The top four candidates who will form the UAE Astronauts Team by the end of 2018 will then undergo a series of training programmes divided into year-long basic training modules and advanced training modules, which will be conducted over three years.
They will also travel to global Astronaut Training Centres for more preparation, as well as the International Space Station (ISS) for a range of scientific research projects and experiments in various disciplines. Each experiment and mission will have different objectives, though the UAE’s mission will be to contribute to humanity’s knowledge and support national and international future space missions.
The United Arab Emirates (UAE) has launched a call for astronauts candidates which it says will fly to the International Space Station (ISS) within the next five years.
The astronauts will visit the ISS “to carry out vital experiments and work that will contribute to the scientific community’s understanding of human space flight to meet future challenges, such as a manned mission to Mars,” according to the astronaut application website.
Astronaut candidates will go through basic training in 2019 and 2020 and then proceed to advanced training in 2020 to 2021 followed by assignment to a spaceflight.
UAE and the Russian space agency Roscosmos are negotiating to send UAE astronauts to the space station aboard Soyuz spacecraft, a Russian official recently confirmed. It is not clear whether the UAE has approached or will approach Boeing and SpaceX about flying astronauts on the companies’ commercial crew vehicles.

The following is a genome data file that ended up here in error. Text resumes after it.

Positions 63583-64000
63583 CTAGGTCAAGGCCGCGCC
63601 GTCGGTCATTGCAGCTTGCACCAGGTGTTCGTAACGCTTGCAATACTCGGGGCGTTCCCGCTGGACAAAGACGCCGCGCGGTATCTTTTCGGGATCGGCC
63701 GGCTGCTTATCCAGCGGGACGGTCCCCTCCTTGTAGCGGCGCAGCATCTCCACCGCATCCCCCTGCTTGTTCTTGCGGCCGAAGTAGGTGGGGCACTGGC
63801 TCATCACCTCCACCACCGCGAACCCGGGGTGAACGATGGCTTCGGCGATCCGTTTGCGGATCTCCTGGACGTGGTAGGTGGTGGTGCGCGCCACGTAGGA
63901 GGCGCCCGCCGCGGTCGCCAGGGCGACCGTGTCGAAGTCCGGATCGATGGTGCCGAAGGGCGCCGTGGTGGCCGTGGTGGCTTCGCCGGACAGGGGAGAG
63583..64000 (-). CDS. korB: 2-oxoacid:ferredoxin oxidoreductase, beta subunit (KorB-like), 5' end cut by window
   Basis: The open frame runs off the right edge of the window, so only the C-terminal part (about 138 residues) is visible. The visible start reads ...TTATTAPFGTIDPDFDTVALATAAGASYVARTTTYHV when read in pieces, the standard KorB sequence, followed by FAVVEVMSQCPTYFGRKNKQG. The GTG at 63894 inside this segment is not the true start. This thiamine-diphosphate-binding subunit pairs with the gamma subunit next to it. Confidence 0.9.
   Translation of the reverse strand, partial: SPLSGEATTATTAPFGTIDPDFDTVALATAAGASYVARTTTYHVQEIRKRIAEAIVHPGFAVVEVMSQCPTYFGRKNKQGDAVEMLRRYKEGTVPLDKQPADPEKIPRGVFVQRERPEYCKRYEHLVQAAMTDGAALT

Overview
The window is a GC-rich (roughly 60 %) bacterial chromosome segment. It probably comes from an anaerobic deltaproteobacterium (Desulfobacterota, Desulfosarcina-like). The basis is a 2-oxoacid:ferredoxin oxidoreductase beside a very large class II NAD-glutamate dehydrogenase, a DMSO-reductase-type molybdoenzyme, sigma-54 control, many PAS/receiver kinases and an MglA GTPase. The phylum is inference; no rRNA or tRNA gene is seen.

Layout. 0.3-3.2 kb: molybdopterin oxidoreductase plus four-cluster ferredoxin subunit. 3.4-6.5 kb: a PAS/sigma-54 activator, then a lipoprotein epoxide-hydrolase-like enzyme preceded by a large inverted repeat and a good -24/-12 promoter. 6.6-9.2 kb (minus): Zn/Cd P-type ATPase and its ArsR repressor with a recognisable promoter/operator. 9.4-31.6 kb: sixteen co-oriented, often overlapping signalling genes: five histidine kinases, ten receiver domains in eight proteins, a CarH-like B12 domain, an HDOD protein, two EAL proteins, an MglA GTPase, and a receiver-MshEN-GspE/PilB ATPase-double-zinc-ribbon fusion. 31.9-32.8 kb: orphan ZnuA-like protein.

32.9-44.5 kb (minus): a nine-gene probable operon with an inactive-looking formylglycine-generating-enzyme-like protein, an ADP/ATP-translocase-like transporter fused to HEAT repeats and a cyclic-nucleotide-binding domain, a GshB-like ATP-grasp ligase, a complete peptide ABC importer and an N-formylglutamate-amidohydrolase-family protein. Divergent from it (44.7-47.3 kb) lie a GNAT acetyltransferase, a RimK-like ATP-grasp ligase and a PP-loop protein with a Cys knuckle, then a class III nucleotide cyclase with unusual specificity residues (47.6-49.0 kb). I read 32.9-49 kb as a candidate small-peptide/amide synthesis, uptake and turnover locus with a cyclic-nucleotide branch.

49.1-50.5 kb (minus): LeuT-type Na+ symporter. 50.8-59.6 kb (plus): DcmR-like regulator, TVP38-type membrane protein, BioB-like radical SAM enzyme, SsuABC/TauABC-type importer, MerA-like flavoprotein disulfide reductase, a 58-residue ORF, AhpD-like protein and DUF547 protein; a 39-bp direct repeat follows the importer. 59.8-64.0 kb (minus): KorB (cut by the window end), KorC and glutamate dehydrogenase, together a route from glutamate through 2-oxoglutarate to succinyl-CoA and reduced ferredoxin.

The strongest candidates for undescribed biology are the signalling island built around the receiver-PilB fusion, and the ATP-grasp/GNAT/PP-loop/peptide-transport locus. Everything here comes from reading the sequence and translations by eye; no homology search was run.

The Mohammed bin Rashid Space Centre (MBRSC) is managing the astronaut selection process.
The UAE has increased investment in space in recent years. The nation is launching an orbiter to Mars and is planning to build a simulated Mars city in the desert where scientific work and experiments can be carried out.
RIYADH, Saudi Arabia, October 26, 2017 — The Public Investment Fund (PIF) of Saudi Arabia and Virgin Group (Virgin), have signed a non-binding Memorandum of Understanding (MoU) for a partnership under which PIF intends to invest approximately $1 billion into Virgin Galactic, The Spaceship Company and Virgin Orbit, with an option for $480 million of future additional investment in space services.
LUXEMBOURG, October 10, 2017 (Luxembourg PR) — Considering their common interest in the exploration, use and application of space for peaceful purposes, Luxembourg and the United Arab Emirates (UAE) jointly agreed on the opportunity to cooperate on space activities. The Government of the Grand Duchy of Luxembourg, represented by the Deputy Prime Minister, Minister of the Economy, Étienne Schneider, and the UAE, represented by the Minister of State for Higher Education and Chairman of the UAE Space Agency, Dr. Ahmad Belhoul Al Falasi, signed today in Abu Dhabi a memorandum of understanding (MoU) to start bilateral cooperation on space activities with particular focus on the exploration and utilization of space resources.
DUBAI, UAE (UAE PR) — Vice President, Prime Minister and Ruler of Dubai, His Highness Sheikh Mohammed bin Rashid Al Maktoum, and His Highness Sheikh Mohamed bin Zayed Al Nahyan, Crown Prince of Abu Dhabi and Deputy Supreme Commander of the UAE Armed Forces, have launched the Mars Science City project.
The UAE has announced it is forming its own astronaut corps in time for the 50th anniversary of the nation’s founding in 2021.